And retailers in Microsoft's channel will be eyeing the development uneasily, as the "photo, music and movie enhancement pack for Windows" goes on sale next week. There are but a few candidates for the sort of products that can be delivered to customers over the web. Music and digital movies are a couple, and software is perhaps the most obvious.
Microsoft, says that when its Plus! Digital Media Edition becomes available via download in the US on January 7th, it will be "the first complete Microsoft product to be offered as a download via online retailers." Even these retailers will be anxious that the move by Microsoft to offer its products on line will eventually leave them out in the cold. One retailer who preferred not to be named told us, "Obviously Microsoft could potentially offer its products directly over the Internet at some stage in the future," he said. "And that could force us out to a certain extent."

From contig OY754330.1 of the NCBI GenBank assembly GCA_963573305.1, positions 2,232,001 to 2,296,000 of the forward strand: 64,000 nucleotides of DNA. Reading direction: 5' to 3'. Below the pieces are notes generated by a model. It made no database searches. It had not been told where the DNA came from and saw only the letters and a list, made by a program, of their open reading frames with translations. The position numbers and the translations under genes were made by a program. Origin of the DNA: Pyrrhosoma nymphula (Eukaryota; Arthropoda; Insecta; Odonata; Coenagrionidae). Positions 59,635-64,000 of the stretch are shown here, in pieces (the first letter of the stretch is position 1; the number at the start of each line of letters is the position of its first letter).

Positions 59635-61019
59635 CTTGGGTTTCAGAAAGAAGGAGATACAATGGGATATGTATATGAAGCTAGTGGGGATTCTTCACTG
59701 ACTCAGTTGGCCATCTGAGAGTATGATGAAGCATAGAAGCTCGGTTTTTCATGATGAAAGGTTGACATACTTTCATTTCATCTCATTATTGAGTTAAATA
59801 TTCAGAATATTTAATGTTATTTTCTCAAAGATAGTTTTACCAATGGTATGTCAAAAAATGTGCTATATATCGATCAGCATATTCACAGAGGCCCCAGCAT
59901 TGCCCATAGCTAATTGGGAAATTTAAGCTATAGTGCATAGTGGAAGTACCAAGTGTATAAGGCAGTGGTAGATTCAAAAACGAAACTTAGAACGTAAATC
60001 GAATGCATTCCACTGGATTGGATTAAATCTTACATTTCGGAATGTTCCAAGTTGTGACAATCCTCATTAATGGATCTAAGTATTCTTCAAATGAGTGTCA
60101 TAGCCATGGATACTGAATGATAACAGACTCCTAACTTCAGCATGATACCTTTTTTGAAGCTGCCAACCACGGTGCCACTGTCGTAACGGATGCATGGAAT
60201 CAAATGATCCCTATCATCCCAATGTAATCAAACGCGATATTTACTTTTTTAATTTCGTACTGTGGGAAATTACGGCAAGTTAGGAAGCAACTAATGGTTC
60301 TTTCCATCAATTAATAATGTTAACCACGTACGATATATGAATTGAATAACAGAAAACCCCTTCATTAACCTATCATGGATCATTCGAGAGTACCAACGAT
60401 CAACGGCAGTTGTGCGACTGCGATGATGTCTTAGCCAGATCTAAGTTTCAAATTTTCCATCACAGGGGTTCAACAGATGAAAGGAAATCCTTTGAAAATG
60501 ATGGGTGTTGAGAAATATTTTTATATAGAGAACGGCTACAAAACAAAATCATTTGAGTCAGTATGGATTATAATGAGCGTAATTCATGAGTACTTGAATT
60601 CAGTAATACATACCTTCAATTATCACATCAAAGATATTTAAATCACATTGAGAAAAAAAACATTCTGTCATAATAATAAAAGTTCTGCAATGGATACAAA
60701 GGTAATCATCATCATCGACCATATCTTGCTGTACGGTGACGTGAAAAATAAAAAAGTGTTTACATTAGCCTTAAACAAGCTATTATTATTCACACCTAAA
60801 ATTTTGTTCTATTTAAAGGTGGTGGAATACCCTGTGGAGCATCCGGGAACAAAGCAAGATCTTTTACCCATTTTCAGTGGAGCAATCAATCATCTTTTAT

The move towards direct distribution for Microsoft is hindered only by the relative paucity of broadband connections in its major developed markets. And so the timing of the company's move towards a direct distribution model is crucial, as the infrastructure needs to be in place for both the customer and the retailer. And, while Microsoft has not yet suggested it might be interested in selling its wares direct over the web, the idea is obviously attractive.
In the meantime, Microsoft will experiment with the idea by allowing retailers to offer the product as a download. Retailers participating in the scheme will have two thoughts in mind: "Either Microsoft will eventually destroy us, or they'll buy us."
Just the sort of feeling most software companies must have all the time µ
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